Written Friday, 21 December
What is a Triceratops doing in the ice? It is the logo on one of the containers aboard Polarstern, coming along with seven scientists from the Senckenberg Institute on an expedition!
The equipment which the Senckenbergians brought with them on board the Polarstern did indeed fill a whole container: lab equipment, chemicals and sample jars were purchased by Annika Henche and packed into aluminum boxes together with microscopes. The large equipment of the DZMB – epibenthic sledge and multicorer – were tested and made ready for action. The container was shipped from Wilhelmshaven to Bremerhaven to the harbor storage building of the Alfred Wegener Institute, transferred onto the Polarstern, and off it went via Cape town to the Southern Ocean.
The Senckenberg Institute, with its main location being in Frankfurt/Main, is one of the largest German natural history museums with research departments distributed throughout Germany. Marine research has always been of prime interest to Senckenberg, but with the foundation of the DZMB (German Centre for Marine Biodiversity Research) in Wilhelmshaven and Hamburg Senckenberg has expanded once again.
While the colleagues in Frankfurt take care of different collections as part of their scientific work, the new colleagues from the DZMB provide services for the German marine sciences. That means that the precious samples taken on German research vessels during expeditions like this one are worked up completely, stored and catalogued. This way, specialists interested in a certain expedition or a certain animal group can borrow material and work with it.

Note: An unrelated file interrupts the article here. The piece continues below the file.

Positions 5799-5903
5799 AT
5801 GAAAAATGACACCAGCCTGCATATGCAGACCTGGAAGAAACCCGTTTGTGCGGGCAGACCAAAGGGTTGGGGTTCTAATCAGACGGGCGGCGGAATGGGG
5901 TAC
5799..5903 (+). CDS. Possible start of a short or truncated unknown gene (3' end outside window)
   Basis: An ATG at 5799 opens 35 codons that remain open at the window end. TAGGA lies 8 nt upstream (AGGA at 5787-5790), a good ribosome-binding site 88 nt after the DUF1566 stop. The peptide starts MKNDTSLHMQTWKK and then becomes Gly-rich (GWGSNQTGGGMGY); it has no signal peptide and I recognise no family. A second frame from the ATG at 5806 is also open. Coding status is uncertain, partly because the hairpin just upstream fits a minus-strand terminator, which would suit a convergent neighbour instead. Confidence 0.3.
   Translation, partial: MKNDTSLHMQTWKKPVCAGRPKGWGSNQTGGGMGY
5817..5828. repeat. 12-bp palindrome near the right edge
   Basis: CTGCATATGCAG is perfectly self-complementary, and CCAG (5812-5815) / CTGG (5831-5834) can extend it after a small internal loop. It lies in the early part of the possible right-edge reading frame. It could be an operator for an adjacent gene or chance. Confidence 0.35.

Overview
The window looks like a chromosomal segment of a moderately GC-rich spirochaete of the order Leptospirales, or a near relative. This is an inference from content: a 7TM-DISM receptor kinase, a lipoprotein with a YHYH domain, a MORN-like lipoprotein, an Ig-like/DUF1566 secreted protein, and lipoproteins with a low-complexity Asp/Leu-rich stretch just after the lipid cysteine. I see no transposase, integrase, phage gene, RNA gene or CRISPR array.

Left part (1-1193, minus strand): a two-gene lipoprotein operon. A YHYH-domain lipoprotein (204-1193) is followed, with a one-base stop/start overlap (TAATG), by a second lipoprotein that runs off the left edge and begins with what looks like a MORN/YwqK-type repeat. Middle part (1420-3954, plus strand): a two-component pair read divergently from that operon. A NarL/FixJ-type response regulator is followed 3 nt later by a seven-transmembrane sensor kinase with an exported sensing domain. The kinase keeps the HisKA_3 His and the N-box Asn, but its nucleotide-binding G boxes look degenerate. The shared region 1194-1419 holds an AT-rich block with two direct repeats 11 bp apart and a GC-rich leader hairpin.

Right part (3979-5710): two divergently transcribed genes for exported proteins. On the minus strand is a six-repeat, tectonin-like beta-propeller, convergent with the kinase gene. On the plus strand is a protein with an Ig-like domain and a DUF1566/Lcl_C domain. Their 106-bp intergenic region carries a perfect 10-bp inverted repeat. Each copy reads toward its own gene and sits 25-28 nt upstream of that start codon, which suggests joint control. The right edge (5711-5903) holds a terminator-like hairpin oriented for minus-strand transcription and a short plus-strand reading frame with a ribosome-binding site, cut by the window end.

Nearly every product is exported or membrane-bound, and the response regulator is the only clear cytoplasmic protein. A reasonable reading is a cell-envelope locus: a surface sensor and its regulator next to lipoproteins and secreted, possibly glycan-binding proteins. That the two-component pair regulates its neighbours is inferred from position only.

On board of Polarstern, the Senckenbergians are devoted to deep-sea investigations. From the program CeDAMar, which is part of the Census of Marine Life, specialists for large, medium sized and very small animals are on board who live sort the sea floor samples immediately and then process them for biochemical, genetic and biogeographical studies. This is the largest group of people from Senckenberg to work south of 70°S. The Triceratops sends its regards! Gritta Veit-Köhler, Senckenberg
Photos: A. Henche and G. Veit-Köhler, Senckenberg, A. Brandt, Universität Hamburg
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Saturday, 22 December 2007 06:35
Polarstern: A Triceratops in the iceWritten by Polarstern Expedition
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